Carlyle has closed its fourth special situations and distressed fund after raising $2.5 billion in capital commitments, the firm said.
The New York-based asset manager has more than tripled its total commitments reached by its predecessor vehicle, which hit $703 million, according to PDI data.
The fund is a 2015 vintage and has attracted commitments from both the California Public Employees’ Retirement System and Minnesota State Board of Investment, which have invested $150 million and $100 million, respectively, into the strategy.
Carlyle Strategic Partners (CSP) IV invests across Europe, Asia and North America, specifically targeting companies experiencing financial and operational distress, according to the announcement. The firm is open to investing on both sides of the capital structure, as well as public debt and bank loans.
Ian Jackson, managing director at CSP, said in the statement: “The current global economic and market environment is laying on the groundwork for solid distressed control and turnaround investment opportunities.”
Shary Moalemzadeh, co-head of CSP, said: “We’re opportunistic and we look for the best risk-adjusted-returns that we can generate for our investors.
“Our strategy has been to invest independently of the default cycle. There is always some form of dislocation, whether it’s a company taking on too much leverage or an expansion that has gone wrong. Mis-management is non-cylical. We have a 13-year track record that shows our success in capitalising on these dislocations. And into the future we will continue to invest capital cautiously.”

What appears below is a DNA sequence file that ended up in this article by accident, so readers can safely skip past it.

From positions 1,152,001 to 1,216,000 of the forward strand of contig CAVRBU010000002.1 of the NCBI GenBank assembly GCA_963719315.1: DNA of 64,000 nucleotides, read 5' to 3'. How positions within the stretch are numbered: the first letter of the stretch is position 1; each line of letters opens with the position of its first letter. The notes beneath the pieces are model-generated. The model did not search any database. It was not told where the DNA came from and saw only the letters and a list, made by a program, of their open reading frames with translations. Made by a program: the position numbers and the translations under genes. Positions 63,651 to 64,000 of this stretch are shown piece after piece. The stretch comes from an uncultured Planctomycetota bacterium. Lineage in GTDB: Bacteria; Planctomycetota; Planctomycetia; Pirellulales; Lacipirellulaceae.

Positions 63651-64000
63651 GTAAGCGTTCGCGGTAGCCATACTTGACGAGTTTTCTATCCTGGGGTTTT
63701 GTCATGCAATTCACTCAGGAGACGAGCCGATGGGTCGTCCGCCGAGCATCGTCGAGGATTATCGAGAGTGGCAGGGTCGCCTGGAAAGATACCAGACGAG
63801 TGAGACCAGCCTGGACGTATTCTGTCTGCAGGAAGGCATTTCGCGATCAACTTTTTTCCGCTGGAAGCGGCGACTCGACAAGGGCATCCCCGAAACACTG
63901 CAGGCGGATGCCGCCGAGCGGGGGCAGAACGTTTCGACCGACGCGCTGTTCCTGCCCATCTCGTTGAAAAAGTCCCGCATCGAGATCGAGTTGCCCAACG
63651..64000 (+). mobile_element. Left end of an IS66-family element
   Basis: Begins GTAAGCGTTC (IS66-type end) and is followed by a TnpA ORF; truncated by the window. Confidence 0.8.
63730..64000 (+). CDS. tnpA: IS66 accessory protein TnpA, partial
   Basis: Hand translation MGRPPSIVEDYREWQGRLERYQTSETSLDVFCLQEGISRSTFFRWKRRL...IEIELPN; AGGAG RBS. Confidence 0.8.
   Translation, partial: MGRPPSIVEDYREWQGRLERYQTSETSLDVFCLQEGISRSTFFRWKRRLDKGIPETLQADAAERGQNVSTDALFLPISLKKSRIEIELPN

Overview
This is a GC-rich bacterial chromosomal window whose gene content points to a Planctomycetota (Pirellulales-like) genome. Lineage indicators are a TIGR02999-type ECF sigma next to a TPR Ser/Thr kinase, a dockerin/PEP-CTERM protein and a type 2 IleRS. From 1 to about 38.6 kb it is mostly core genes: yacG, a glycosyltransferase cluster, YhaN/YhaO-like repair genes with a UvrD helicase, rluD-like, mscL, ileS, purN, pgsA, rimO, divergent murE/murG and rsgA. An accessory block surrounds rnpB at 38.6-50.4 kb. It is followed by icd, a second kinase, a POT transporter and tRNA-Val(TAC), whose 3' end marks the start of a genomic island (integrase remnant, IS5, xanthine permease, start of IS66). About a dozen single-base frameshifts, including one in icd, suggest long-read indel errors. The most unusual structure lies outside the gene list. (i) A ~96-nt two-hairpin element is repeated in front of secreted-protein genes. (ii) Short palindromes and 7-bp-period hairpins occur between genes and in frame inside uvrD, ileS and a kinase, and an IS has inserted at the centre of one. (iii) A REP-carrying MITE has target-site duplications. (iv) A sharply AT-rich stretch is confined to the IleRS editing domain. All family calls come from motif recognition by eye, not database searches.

Carlyle’s credit platform has $29 billion in assets under management and is at the centre of the firm’s ambitious goal of raising $100 billion over a four-year period ending in 2019. The firm’s total AUM stands at $158 billion as of 31 December.
The firm is planning to raise the capital across all of its investment strategies. In addition to its private debt offerings, the firm manages one of the world’s largest private equity investment operations, and also invests in real estate and infrastructure assets.
Last year, the firm collected $14 billion across all of its investment strategies and the firm said it on the earnings call it remains confident it will hit the target as its larger funds return to the market this year.
On the firm’s recent fourth quarter earnings call, chief executive Bill Conway said that Carlyle’s plan is to “build out our global credit business into a world class powerhouse”.
Part of this plan is to scale the European credit business as well as the firm’s real estate debt strategy. Carlyle also has ambitions to increase the size of its business development company.
In November, the firm closed its energy investment fund after attracting almost $3 billion in commitments. The strategy targets investments in subordinated debt products within the energy sector, managing transactions ranging from $50 million to $500 million.
Mark Jenkins is the global co-head of the credit business at Carlyle. He recently joined the firm from the Canada Pension Plan Investment Board and was followed by Ben Schryber, a formerly of First Avenue set to take up a managing director position.